MONDAY May 1, 2023
By Patty Magubira
Tranquility News Reporter, Tanzania
Tanzania is mending its red-carpet treatment ahead of its travel and tourism peak season to appeal visitors from all corners and spheres of life.
The country’s state-owned conservation and tourism agency already has trained over 1,300 tour guides in elaborate hospitality as its parent ministry takes stock of the Tanzania: Royal Tour film unveiled in the US about a year ago.
The four-day seminar tailor-made for tour guides is borne out of proposals the travel and tourism players from the private sector made at different fora with Tanzania National Parks (TANAPA). The private sector in the country mans a lion’s share of the industry.
Mr William Mwakilema, the TANAPA Conservation Commissioner, said during the closing ceremony of the seminar in Arusha, Tanzania, over the weekend that sharpening the industry players’ skills would be a sustainable mission of the agency.
“This is just a beginning; we will conduct such seminars every low season for our ambassadors (tour guides) to also become good managers of our natural resources,” promised Mr Mwakilema, stressing:
“Conservation and tourism are just like food; we take at least three meals a day and are required to continue eating daily. The same applies to the maintenance of our natural resources.”
The overarching goal of the seminar is to have sustainable tourism and to ensure sightseers at the country’s national parks get services worth their hard-worn dollars.
The seminar also inculcated a culture of investing in UTT Asset Management and Investor Services among tour guides for them to withstand shocks arising from disasters as was the case with COVID-19 pandemic.
“One of the lessons learnt from the pandemic is that the majority of the travel and tourism service providers hardly had savings, believing the tourists’ dollar will always trickle down,” Mr Mwakilema explained.
The tour guides unanimously resolved to observe tourism laws at tourists’ sites, refine their services and safeguard the environment in and outside the parks as they chanted ‘no more littering’ slogan they coined.
They were also resolute in carrying out campaigns to promote little known attractions at five national parks, namely Mkomazi, Saadan, Nyerere, Mikumi and Ruaha, beginning with Discover Mkomazi slated for launching in the near future.
A tourist easily spots the Big Five while sampling the national park falling into Mkomazi-Tsavo Ecosystem, the second largest trans-boundary ecosystem in East Africa after Serengeti-Mara Ecosystem.
Mr Mwakilema said the conservation agency could not wait to see Mkomazi National Park hyped for it to sustain itself and raise surplus receipts to relieve Serengeti and Kilimanjaro national parks of its dependence on them.
Also high on the tour guides resolutions is to responsibly and appropriately escort tourists interested in viewing over two million wildebeests crossing the crocodiles-packed Mara River north of Serengeti, with lions and other predators waylaying them, as they head for the Kenya’s Masai Mara National Reserve.
A tug of war among the tour guides has in the recent past been denying tourists at the river of the opportunity to view the mammals contending with deadly barriers to their 800-kilometre trek kicked off and concluded south of Serengeti each year.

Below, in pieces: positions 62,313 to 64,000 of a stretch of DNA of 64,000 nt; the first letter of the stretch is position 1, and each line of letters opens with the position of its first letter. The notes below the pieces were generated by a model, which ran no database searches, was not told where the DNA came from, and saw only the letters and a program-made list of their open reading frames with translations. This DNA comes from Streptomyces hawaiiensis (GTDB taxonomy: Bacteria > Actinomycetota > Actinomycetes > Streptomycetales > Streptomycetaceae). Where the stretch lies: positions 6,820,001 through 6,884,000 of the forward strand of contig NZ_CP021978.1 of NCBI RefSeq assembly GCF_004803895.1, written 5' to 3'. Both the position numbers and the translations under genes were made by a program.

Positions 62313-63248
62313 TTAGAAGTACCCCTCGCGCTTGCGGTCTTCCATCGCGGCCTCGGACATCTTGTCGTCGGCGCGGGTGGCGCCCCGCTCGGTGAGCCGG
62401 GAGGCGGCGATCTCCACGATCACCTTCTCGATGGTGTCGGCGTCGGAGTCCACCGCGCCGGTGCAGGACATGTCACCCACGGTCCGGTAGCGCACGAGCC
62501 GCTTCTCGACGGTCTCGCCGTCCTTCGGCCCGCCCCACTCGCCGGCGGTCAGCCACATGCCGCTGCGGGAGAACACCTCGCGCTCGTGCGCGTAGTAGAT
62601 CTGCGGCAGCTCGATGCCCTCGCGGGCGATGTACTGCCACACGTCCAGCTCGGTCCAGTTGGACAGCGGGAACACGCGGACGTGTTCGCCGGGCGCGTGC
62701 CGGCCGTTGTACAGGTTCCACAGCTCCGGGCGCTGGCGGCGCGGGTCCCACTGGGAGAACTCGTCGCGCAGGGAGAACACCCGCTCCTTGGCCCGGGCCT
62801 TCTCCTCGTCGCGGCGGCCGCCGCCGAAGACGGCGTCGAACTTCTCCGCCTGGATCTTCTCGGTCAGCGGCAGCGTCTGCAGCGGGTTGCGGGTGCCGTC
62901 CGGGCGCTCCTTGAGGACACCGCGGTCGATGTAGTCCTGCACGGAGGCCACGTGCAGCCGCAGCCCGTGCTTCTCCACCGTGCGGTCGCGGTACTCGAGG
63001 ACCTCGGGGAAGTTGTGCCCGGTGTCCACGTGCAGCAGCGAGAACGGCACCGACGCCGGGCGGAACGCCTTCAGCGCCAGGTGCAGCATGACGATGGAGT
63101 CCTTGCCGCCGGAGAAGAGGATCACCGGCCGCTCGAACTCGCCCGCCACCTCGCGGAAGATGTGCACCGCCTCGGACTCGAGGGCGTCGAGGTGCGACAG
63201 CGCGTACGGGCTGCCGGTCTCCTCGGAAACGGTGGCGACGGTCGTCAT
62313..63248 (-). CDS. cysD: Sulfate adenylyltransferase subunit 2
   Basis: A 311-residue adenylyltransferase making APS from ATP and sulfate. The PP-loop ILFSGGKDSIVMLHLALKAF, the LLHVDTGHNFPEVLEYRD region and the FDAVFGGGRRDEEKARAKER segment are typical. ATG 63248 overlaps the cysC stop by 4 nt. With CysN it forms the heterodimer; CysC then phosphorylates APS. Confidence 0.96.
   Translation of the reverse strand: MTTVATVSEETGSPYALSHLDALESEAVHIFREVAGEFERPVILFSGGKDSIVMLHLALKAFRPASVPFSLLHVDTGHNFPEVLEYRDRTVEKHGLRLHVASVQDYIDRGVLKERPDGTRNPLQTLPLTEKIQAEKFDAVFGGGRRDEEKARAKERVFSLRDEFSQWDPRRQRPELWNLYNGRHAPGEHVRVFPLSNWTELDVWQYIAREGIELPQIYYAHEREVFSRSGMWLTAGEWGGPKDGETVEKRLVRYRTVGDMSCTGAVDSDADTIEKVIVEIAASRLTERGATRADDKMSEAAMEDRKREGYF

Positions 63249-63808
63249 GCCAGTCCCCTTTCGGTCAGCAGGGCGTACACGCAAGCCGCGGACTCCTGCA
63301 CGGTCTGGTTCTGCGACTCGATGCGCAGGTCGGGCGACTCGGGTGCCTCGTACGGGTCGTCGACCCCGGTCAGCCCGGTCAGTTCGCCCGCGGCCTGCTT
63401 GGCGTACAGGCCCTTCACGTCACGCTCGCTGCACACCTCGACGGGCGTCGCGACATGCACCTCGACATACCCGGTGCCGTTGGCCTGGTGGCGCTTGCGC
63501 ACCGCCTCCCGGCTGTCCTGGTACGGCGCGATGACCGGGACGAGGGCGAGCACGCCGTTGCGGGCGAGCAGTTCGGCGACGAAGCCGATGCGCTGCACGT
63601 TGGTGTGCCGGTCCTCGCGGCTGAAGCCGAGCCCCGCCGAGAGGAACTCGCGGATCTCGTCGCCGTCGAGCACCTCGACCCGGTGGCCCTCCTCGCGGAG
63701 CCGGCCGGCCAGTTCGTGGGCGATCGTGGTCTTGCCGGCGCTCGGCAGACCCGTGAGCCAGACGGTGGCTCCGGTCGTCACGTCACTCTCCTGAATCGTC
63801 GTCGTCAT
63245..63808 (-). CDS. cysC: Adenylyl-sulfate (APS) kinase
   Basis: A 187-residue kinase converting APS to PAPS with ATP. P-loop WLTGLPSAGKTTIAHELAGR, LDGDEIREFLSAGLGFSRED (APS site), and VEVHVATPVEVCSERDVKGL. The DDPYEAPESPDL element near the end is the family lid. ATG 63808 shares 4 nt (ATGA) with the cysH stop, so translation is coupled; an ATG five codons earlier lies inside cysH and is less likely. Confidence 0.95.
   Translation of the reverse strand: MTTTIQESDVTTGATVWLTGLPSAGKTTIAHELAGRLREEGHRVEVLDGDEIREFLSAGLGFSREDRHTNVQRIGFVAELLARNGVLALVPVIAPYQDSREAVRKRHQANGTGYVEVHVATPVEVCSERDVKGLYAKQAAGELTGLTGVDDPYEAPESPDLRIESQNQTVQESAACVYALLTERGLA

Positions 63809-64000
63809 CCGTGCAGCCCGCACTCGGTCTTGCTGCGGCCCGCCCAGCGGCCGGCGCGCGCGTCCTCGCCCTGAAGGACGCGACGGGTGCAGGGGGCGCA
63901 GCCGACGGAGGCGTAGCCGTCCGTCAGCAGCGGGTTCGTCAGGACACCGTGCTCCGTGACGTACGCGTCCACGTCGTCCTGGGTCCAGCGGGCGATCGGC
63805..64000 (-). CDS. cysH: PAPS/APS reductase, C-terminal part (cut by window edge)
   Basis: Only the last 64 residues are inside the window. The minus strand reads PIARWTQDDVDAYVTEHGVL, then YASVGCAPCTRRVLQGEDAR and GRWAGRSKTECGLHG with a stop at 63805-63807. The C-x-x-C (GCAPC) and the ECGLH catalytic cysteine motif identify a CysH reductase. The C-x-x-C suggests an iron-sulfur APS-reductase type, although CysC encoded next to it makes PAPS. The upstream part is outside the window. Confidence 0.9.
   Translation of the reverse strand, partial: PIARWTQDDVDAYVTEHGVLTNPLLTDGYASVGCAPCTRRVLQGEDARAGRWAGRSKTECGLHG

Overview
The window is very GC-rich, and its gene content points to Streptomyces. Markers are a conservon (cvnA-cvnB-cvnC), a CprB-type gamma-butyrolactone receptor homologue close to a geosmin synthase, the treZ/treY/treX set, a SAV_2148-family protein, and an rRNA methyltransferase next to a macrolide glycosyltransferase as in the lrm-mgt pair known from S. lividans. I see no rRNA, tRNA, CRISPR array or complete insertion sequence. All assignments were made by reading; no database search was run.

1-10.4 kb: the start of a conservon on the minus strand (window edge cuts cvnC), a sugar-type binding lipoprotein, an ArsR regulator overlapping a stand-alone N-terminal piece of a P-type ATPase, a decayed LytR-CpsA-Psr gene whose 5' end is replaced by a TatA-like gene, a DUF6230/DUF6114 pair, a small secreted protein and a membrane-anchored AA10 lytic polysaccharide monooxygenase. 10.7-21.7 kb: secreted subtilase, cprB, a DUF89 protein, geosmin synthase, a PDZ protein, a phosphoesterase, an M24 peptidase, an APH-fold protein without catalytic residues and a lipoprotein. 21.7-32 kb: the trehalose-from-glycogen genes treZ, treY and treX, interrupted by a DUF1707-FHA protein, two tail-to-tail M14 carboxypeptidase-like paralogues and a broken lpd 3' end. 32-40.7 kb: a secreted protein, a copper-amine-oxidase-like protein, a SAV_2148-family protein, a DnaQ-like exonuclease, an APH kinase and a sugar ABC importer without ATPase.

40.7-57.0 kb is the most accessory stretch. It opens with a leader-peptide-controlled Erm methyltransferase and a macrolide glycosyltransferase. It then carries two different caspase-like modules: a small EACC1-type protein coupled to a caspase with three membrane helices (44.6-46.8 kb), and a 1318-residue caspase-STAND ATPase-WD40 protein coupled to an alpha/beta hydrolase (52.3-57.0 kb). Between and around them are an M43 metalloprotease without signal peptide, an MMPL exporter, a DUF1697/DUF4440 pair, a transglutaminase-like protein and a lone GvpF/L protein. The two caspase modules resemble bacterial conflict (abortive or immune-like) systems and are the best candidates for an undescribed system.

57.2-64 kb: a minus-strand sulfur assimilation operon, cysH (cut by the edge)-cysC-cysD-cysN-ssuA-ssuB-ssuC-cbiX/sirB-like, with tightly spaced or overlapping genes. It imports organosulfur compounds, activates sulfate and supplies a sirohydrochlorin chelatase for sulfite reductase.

“With the training we got, tourist will enjoy the forthcoming wildebeest migration,” Mr Emmanuel Mollel, the Chairperson of the Tanzania Tour Guides Association, said.
The dramatic and eye-catching great migration triggers the peak season of the travel and tourism industry in Tanzania with effect from July.
Tanzania: The Royal Tour film
The Permanent Secretary in the country’s Natural Resources and Tourism Ministry, Dr Hassan Abbas, exhorted the tour guides while officiating the closing ceremony of the seminar to prepare themselves for grabbing abundant opportunities to come with Tanzania: The Royal Tour film.
Dr Abbas said the impact of the initiative by the Tanzania President, Dr Samia Suluhu Hassan, would last for a century if not two, as it comprised a comprehensive package with short, medium and long-term strategies for opening up Tanzania to tourists and investors globally.
A series of documentaries covered in the film was just a tip of the iceberg whose bottom line was to reach out to key personalities globally in a bid to portray to them a real picture of Tanzania contrary to the one painted by some media outlets.
Dr Samia got an access to major media outlets in the US, including New York Times, New York Magazine and Essence Magazine, among others, red by global business moguls who call the shot in the travel and tourism industry and influence a tourist to visit a country or not, he said.
“Interviews arising from those engagements were read by 600 million people worldwide,” said Dr Abbas, adding that the President also met tycoons in the industry, including one of the richest men globally who leads in ownership of tourist hotel chains in the world.
The President further met another tycoon, who is leading in ownership of ships globally as well as 30 members of travel and tourism business community, with the 110th New York City Mayor, Mr Eric Adams, pledging to assume the role of a tour guide to promote Tanzania.
“Big hotel brands are on their way to Tanzania, the future is exciting,” stressed Dr Abbas, who chaired the organising committee of the film which saw Dr Samia leaving the State House premises to assume the role of a tour guide.
“There are many professions, but the President chose to become a tour guide, you should begin where she stopped,” Dr Abbas told the participants of the seminar as he declared the maiden training session officially closedΩ